Albert von Harten Ginger Ale Savannah Ga
Albert von Harten
Albert Von Harten, Savannah, Georgia
Turquoise Ginger Ale Style Bottle
Provenance: Mike Newman Collection
Albert Von Harten lived a relatively short life in Savannah, Georgia. He was born on December 15, 1842, and died when he was 33 on September 5, 1876. He did manage to have his name embossed on some very collectible bottles.
Our feature turquoise blue-green specimen is embossed ‘ALBERT VON HARTEN’ and ‘SAVANNAH GA’ on one face of the bottle in two lines of flush right sans serif copy from shoulder to base. The second “N” of “Von Harten” engages the bottle base. The “A” in “Ga” is smaller, raised and underlined. The reverse of the bottle is embossed ‘GINGER ALE’ in a similar manner in one line. The 7-inch tall by 2-¼” inch wide ginger-ale-style bottle has a rounded tapered collar and smooth base. The rounded shoulder and base bottle can also be found in dark teal green and emerald green glass.
According to voter registration documents, Von Harten was a barkeeper on Bull Street in 1869 and a “soda maker” two years later on Green Square in the city. Early advertisements show he manufactured and bottled ale, porter, and soda water at 36 Houston Street, on the corner of President Street in Savannah. At least three bottles were made solely for him, a ginger ale and two pony-style bottles. In the early 1870s, Von Harten partnered with Martin Grogan, a local grocer, under the banner Von Harten & Grogan. They would commission and use two bottles with their partnership name. Business prospects looked good for the two gentlemen.
See the museum example of a “Von Harten & Grogan Savannah GA” soda water bottle. (Coming soon)
On the evening of September 23, 1872, Martin Grogan was strolling down the street with another man named John Nolan. As it turned out, Nolan was formerly employed by competing local soda water manufacturer John Ryan and, more recently, James Ray. In a raised voice, one of the men was overheard saying, “Damn me if I don’t have satisfaction.” Five minutes later, there were reports of pistol shots. A nearby police officer heard the shots and headed in the direction, only to hear one more shot. When he arrived, Nolan was standing with a gun over Grogan, who was on the ground with a severe wound to his lower abdomen. Nolan was taken to the police barracks and Grogan to his home, where he succumbed to his injury.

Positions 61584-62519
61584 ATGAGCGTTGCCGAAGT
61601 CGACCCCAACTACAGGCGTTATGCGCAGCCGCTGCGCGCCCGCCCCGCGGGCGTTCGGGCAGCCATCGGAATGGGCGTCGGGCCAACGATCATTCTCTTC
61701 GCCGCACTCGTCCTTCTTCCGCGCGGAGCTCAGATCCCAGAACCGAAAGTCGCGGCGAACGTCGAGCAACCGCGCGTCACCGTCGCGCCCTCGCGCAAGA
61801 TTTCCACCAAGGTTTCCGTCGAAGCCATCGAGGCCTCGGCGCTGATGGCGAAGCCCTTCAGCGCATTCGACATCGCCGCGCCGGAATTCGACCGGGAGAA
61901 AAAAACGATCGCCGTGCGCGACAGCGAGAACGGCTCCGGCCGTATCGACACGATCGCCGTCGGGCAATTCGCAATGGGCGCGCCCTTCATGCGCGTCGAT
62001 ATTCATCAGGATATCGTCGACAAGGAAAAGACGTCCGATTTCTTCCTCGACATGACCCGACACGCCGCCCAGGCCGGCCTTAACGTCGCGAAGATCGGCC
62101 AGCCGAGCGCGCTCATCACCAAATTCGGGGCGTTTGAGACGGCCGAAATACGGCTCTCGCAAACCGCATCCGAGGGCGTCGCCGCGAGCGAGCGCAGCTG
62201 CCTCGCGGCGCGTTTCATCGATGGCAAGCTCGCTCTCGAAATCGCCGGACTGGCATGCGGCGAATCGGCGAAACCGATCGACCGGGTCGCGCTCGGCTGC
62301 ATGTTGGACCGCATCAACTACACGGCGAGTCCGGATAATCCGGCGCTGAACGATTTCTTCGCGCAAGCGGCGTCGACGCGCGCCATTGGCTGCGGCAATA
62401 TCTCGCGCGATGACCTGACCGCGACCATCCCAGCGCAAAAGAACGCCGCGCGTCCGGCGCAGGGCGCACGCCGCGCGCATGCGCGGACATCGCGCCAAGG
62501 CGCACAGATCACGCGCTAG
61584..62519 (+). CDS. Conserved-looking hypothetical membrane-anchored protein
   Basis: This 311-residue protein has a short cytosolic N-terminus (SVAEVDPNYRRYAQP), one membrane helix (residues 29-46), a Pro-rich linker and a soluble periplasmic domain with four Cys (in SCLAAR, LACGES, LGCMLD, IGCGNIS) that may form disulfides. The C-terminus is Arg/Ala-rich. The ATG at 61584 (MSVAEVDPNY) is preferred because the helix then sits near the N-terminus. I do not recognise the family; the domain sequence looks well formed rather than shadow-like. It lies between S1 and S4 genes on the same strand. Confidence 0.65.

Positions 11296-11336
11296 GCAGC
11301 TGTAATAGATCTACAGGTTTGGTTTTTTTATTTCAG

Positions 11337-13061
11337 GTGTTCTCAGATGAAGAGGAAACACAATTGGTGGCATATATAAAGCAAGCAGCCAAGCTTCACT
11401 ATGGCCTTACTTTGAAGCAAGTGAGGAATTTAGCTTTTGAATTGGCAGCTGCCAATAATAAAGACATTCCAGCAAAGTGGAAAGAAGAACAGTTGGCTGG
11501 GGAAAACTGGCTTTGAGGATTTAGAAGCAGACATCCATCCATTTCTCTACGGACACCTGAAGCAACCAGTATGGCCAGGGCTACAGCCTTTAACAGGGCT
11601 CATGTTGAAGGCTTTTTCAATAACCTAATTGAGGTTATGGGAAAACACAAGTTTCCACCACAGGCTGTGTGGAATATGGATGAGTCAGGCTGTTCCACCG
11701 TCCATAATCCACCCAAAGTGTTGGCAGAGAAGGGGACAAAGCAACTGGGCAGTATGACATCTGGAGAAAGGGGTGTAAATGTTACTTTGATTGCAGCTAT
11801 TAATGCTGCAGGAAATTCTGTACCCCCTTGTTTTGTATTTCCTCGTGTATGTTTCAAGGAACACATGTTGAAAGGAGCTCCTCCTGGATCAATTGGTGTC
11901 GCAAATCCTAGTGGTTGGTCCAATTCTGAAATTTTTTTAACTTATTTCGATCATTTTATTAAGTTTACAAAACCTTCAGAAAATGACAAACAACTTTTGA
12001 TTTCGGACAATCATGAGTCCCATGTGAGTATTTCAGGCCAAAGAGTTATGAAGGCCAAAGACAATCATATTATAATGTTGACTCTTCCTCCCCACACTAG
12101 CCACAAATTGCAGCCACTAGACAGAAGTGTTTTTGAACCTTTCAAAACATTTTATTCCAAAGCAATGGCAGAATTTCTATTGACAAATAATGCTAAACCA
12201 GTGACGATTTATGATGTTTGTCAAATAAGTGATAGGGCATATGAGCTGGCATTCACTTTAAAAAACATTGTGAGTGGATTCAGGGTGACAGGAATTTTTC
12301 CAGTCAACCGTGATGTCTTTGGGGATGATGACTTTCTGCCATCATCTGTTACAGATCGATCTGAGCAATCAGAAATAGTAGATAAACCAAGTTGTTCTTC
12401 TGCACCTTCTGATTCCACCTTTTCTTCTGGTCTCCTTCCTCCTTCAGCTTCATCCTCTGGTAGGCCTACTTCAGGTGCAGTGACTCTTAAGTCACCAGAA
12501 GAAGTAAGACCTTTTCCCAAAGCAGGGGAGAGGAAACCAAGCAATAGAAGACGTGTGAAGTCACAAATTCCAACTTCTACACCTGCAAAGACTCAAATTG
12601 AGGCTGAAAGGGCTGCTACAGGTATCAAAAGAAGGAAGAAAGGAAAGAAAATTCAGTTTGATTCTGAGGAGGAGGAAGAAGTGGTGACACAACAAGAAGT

Albert Von Harten became the sole proprietor again. Records note that he had a large soda water manufacturing business with accompanying machinery, complete with three horses and harness, three wagons, a soda water generator and fountains, bottles, kegs, 15 pounds of vitriol, 16 barrels of marble dust, and many other articles used for production and distribution.
In December 1872, Von Harten, John Ryan and James Ray posted the following in the Savannah Morning News:
We, the Undersigned Manufacturers and Bottlers of Soda Water, &c. for mutual protection, and with a view to do a legitimate and equitable business, to guard against the loss of our bottles and disputed accounts, have adopted the following rules for the government of business, and do mutually pledge and bind ourselves to adhere strictly to the same:
Rule 1. Every person requiring a supply of Soda Water, &c, from either of the undersigned will be charged with and held accountable for the number of bottles and boxes entrusted to their care, and shall be on demand, delivered the same to the owner, or an equivalent, at the rate of one dollar per dozen for bottles, and one dollar for every box not returned or accounted for.
Rule 2. Our Terms will be Cash on delivery of goods, at the following rates: To dealers, per ½ half dozen, 35 cents; per dozen, 65 cents; Per two dozen, $1.25, and no deviation.
Rule 3. No person will receive a greater number of full than the return of empty bottles.
Rule 4. The empty bottles and boxes should be delivered to the driver previous to their furnishing full ones.
Rule 5. Drivers are prohibited from using our money. We will not be responsible for any debts contracted by them.
Rule 6. Parties receiving a greater number of full than they have of empty bottles will be furnished the same by depositing their value with the driver; said deposit to be refunded when the bottles are returned.
Take effect from this date. Savannah, December 27, 1872.
John Ryan, James Ray, Albert Von Harten
On December 15, 1874, Von Harten married Annie M. Weigand at the Lutheran Church of Ascension in Savannah. Like his soda water manufacturing business, the marriage was short-lived because yellow fever struck in 1876. Sadly, Von Harten and his three-day-old newborn died, while Annie survived. A few months later, John Ryan bought the sole rights to Albert Von Harten’s soda water business.
Primary Image: “Albert Von Harten Savannah, Ga Ginger Ale” bottle imaged on location by Alan DeMaison, FOHBC Virtual Museum Midwest Studio.
Support: Reference to Early Georgia Sodas, The Bottles & Proprietors, Atlanta, Augusta, Columbus, Macon, Savannah & Valdosta by David Kyle Rakes and Ferdinand Meyer V, September 2021.
Support: Reference to Soda & Beer Bottles of North America, Tod von Mechow.
Support Image: Auction Lot 83: “Albert Von Harten / Savannah. GA.” Soda Water Bottle, America, 1860-1870. Cylindrical, medium blue-green, tooled heavy sloping collared mouth – smooth base, ht. 7 inches; (professionally cleaned). Attractive bright color. Fine condition. – Norman Heckler Jr. & Sr., Norman C. Heckler & Company, Auction #131
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